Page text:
Getting Around in Granada
Walking is, of course, an option to get around the Granada city center.
But Granada is located on hills, and the sights are not very set close together, so you may prefer not to walk everywhere, especially since you only have one day in Granada.
Bicycles (including e-bikes) for hire are available in the city center and are a fun and quicker way to get around in Granada. You can rent by the hour or for the day.
You can also take the local buses, or taxis (we took one after our night visit to the Alhambra).
There is also a Hop On, Hop Off tourist train with stops at major sights. The train has a panoramic roof and is open-deck in the summer. Bring headphones so you can hear the commentary.
What to See and Do in Granada
Exploring the Alhambra Palace and the Generalife Gardens should be at the top of your Granada itinerary.
The palace and fortress complex has a stunning hilltop location and is renowned as a great example of Islamic architecture. Be awed by the stunning Nasrid Palaces, take in the views from the Alcazaba, and stroll the Generalife Gardens.
The Nasrid Palaces can only be entered at a pre-reserved time: the slot will be indicated on your ticket. Tickets sell out way in advance, so book yours as soon as you know your date. You can buy them at the official site, or at a reseller.
If tickets are sold out, or you prefer the structure and commentary that comes with a guided tour, that’s a great way to tour the massive complex. This highly-rated tour includes the Nasrid Palaces and the Generalife Gardens.
You can opt for a small-group tour or splurge on a private tour. The tour price includes priority admission to all areas of the complex.
In Granada’s city center, you will find the gorgeous Granada Cathedral, built mainly in the Spanish Renaissance style with some Baroque elements. Inside, the Capilla Mayor is circular, and holds, among other art works, kneeling effigies of Isabella and Ferdinand.
Also in the city center, you will find the Capilla Real, the Royal Chapel of Granada. Built in the early part of the 16th century, the Gothic structure is the final resting place of the Catholic Monarchs, Ferdinand and Isabella.
If you enjoy churches, you can also step inside the Basílica de San Juan de Dios, an absolutely stunning church with beautiful architecture, paintings, and sculptures.
Strolling the Albayzin, the historic quarter across from the Alhambra, is a must in the late afternoon. The narrow alleys and whitewashed houses are pretty, and you can get glimpses of the Alhambra with the afternoon sun lighting up the red walls.
Catch sunset at the Mirador de San Nicolas, likely the best viewpoint in Granada. From here, you have a fantastic view of the Alhambra, with the Sierra Nevada forming a majestic backdrop.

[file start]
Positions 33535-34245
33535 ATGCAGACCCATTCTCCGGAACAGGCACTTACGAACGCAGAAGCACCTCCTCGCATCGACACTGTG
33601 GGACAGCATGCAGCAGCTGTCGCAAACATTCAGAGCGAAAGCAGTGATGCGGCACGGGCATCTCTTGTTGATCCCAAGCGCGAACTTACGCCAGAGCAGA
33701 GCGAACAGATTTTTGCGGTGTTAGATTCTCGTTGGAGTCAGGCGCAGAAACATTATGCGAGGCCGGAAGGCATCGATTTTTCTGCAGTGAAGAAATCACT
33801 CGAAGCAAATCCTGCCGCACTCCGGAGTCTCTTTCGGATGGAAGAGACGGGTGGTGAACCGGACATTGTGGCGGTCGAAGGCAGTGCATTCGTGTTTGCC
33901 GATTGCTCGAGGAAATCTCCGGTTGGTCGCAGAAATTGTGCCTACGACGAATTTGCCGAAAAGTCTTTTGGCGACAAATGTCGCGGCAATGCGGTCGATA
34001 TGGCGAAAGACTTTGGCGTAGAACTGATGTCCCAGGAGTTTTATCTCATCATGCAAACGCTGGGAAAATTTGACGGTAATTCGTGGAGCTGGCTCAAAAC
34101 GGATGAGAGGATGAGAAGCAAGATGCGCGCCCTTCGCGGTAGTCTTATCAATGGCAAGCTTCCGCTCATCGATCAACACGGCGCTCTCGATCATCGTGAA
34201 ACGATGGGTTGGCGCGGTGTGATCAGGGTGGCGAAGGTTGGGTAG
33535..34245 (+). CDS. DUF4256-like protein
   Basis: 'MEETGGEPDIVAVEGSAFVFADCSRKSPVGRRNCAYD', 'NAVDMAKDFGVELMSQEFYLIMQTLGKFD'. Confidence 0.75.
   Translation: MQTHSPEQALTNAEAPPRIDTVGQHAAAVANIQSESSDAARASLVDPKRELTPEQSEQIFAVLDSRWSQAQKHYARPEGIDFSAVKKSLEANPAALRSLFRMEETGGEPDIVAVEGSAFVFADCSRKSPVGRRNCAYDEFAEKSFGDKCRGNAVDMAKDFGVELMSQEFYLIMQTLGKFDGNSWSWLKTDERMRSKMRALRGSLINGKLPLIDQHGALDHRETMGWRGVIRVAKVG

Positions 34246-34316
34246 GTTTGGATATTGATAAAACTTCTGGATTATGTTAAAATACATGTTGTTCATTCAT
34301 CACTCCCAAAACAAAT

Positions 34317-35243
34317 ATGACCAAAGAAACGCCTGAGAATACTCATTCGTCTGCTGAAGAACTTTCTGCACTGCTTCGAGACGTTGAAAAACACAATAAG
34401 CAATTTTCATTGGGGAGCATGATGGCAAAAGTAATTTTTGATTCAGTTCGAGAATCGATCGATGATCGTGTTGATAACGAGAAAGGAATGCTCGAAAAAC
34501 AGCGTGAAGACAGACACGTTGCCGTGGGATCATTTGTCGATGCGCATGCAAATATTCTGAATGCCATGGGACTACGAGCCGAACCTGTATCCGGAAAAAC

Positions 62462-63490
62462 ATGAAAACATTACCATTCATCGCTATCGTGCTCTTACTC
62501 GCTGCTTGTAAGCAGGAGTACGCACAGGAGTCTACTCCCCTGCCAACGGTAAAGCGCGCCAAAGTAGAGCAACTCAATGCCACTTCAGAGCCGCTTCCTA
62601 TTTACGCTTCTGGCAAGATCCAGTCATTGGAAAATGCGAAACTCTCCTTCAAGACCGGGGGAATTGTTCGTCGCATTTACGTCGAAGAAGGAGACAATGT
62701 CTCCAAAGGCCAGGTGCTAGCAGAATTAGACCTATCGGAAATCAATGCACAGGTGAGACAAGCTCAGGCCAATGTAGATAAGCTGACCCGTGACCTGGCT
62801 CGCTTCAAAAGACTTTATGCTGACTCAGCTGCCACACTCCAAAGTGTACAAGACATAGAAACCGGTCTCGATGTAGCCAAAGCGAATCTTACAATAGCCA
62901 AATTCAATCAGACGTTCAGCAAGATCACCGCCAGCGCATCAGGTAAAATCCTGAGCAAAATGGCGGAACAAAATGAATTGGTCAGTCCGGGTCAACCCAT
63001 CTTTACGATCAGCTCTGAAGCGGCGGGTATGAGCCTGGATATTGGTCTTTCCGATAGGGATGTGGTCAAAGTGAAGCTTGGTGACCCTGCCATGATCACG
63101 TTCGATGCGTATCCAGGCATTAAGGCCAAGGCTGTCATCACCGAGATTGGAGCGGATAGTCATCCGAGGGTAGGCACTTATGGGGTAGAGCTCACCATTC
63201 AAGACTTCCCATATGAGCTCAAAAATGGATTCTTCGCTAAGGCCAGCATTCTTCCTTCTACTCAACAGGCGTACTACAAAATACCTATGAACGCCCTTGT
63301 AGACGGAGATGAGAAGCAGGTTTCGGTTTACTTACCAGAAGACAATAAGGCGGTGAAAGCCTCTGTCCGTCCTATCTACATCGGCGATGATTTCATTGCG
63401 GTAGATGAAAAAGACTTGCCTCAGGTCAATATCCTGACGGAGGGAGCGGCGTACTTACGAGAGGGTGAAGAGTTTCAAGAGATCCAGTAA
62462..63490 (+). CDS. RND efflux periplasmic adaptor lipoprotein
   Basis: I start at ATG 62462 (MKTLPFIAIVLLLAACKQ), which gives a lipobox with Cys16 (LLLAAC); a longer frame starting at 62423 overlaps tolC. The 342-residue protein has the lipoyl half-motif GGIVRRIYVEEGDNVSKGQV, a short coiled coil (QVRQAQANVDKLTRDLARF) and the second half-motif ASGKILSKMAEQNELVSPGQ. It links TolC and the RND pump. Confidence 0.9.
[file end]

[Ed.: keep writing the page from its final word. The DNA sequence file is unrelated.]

It’s a popular viewpoint at sunset, so arrive a little early to snag a good spot.
The Albayzin (also called Albaicin) is a great place to enjoy dinner, and after you can head up to the Sacromonte neighborhood if you like, to catch a flamenco show in a cave.
Where to Stay in Granada
Luxury: Hospes Palacio de los Patios is located in the heart of Granada’s city center, walking distance to the Granada Cathedral and the Capilla Real. The hotel features an indoor pool and a lounge.
One building is a historic palace and the other is a newer building. Rooms are spacious and elegantly furnished. The buffet breakfast is excellent.
We stayed here on our first visit to Granada. We took a taxi to the Alhambra for a night visit, and buses from the Plaza Nueva for the day sightseeing.
Luxury: Hotel Palacio de Santa Paula is housed in a former monastery. The building is beautiful. Rooms are comfortable and very well appointed. It is located in the city center, where it is easy to take the bus or get a taxi to the Alhambra.
The buffet breakfast is rated highly. Ask for a room on a higher floor for a nice view of the city!
Mid-Range: Hotel Casa 1800 Granada is housed in a restored 16th century building in the city center, close to shopping, restaurants, and tapas bars. Breakfast is served in the central courtyard.
Rooms are elegant, with the decor showcasing the traditional wood and Mudejar architectural elements. They are beautifully furnished.
Budget: Gran Hotel Luna de Granada is located about 10 minutes from the city center of Granada. The air-conditioned rooms feature modern decor.
The hotel offers a heated swimming pool and a spa.
Days 7 and 8: Barcelona
Today you’ll head to beautiful Barcelona, the most popular destination in Spain.
With lots of gorgeous architecture and historic landmarks, a lovely Gothic Quarter, beaches, shopping, and excellent dining, Barcelona offers something for every type of traveler, from Gaudi enthusiasts to football fans and foodies.
On this itinerary, you’ll see the highlights of this incredible city and savor its vibrant atmosphere.
Tip: If you plan to visit several ticketed sights, check to see if the Barcelona Go City Explorer Pass will save you some money! We found it a good value on our first visit to Barcelona.
Getting Into Barcelona
We suggest taking the direct high-speed train from Granada to Barcelona.
The AVE train gets you from Granada to Barcelona Sants station in 6 hours and 5 minutes, leaving you with several hours to sightsee in Barcelona on the day of your arrival.
From the Barcelona Sants station, it is about 5.1 kilometers (about 3.2 miles) to the Gothic Quarter.
Arrange for a transfer to your accommodation prior to your visit, or take a taxi, bus, or train, or the metro.
We love to travel by train in Spain, but if you prefer, you can fly from Granada to Barcelona. The flight time is about one hour and 30 minutes, and there are several airlines that service the route.
The airport in Barcelona is about 14 km (about 8.7 miles) from the Gothic Quarter, and you ca take a taxi, train, bus, or the metro to your accommodations. You can also arrange a transfer in advance.
Getting Around in Barcelona
You can walk to sights that are near one another, or rent bicycles, but you’ll likely use Barcelona’s efficient public transport system while you are in the city.
Take the train, the metro, or the bus. Taxis are also available.